Increasing Support for Alternatives to Incarceration for Drug Use: Is the Brain Disease Model of Addiction Effective?



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The National Institute of Drug Addiction (NIDA) has promoted the Brain Disease Model of Addiction (BDMA) for several decades under the premise that its acceptance will have a positive impact on a variety of drug-related social policies. Considerable research has suggested that neither understanding nor accepting the BDMA positively influences social behavior and decision making as it relates to decreasing stigma or increasing support for treatment and funding for substance use disorders. An alternative model (deemed here the Malleability Model; MM) focuses on the changeability of the underlying psychopathology associated with psychiatric disorders. This model has shown to decrease hopelessness and increase prognostic optimism. The current study sought to identify whether MM values are more predictive of willingness to vote for harm reduction policies than BDMA values (H1), and if agreement with MM values are more predictive of willingness to fund such policies than agreement with BDMA values (H2). Results indicated that the MM failed to predict placement of votes and donated funds, while agreement with morally based perspectives and conservative political affiliation were predictive of a reduction in harm reduction donations. Agreement with the BDMA predicted increased donations to harm reduction policies but not votes to harm reduction policies. Results of this study indicate that although the MM did not increase votes and donations to harm reduction policies, unexpectedly, the BDMA may appeal to individuals willing to donate funds on a personal rather than governmental level.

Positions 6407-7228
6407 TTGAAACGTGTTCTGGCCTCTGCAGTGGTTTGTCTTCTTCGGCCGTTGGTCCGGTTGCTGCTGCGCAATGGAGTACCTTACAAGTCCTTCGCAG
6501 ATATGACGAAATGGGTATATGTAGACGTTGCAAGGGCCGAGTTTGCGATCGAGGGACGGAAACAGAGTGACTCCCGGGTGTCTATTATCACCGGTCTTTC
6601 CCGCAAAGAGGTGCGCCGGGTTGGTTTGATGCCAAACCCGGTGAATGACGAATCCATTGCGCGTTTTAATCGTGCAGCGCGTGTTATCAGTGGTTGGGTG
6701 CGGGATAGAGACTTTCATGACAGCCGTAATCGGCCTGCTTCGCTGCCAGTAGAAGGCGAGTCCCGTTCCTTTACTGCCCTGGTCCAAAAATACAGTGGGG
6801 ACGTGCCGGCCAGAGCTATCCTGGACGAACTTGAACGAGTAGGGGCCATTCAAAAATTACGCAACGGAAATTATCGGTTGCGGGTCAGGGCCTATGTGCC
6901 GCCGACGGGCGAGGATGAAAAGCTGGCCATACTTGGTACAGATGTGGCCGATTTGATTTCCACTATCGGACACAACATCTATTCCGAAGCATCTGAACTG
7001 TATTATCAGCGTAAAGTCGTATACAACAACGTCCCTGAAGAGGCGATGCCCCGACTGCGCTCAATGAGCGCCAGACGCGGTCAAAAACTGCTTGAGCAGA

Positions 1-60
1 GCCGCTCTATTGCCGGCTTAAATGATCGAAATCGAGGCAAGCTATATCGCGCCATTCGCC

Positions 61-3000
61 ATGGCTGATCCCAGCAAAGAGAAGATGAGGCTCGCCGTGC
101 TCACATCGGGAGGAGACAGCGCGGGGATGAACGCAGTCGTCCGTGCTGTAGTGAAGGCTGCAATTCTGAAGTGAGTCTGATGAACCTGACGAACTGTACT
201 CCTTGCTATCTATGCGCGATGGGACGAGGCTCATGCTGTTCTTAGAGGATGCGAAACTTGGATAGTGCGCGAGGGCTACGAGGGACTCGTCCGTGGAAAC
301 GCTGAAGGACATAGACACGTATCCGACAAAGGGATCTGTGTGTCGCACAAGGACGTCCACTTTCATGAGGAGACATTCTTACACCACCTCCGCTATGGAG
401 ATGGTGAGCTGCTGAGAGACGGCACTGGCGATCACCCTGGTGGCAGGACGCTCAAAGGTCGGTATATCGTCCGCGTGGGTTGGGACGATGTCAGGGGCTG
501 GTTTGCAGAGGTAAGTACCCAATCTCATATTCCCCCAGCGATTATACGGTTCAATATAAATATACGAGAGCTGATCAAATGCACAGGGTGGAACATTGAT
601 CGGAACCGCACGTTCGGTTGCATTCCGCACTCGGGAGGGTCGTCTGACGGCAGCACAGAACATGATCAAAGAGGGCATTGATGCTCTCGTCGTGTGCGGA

Brain disease model, Harm reduction, Malleability, Drug use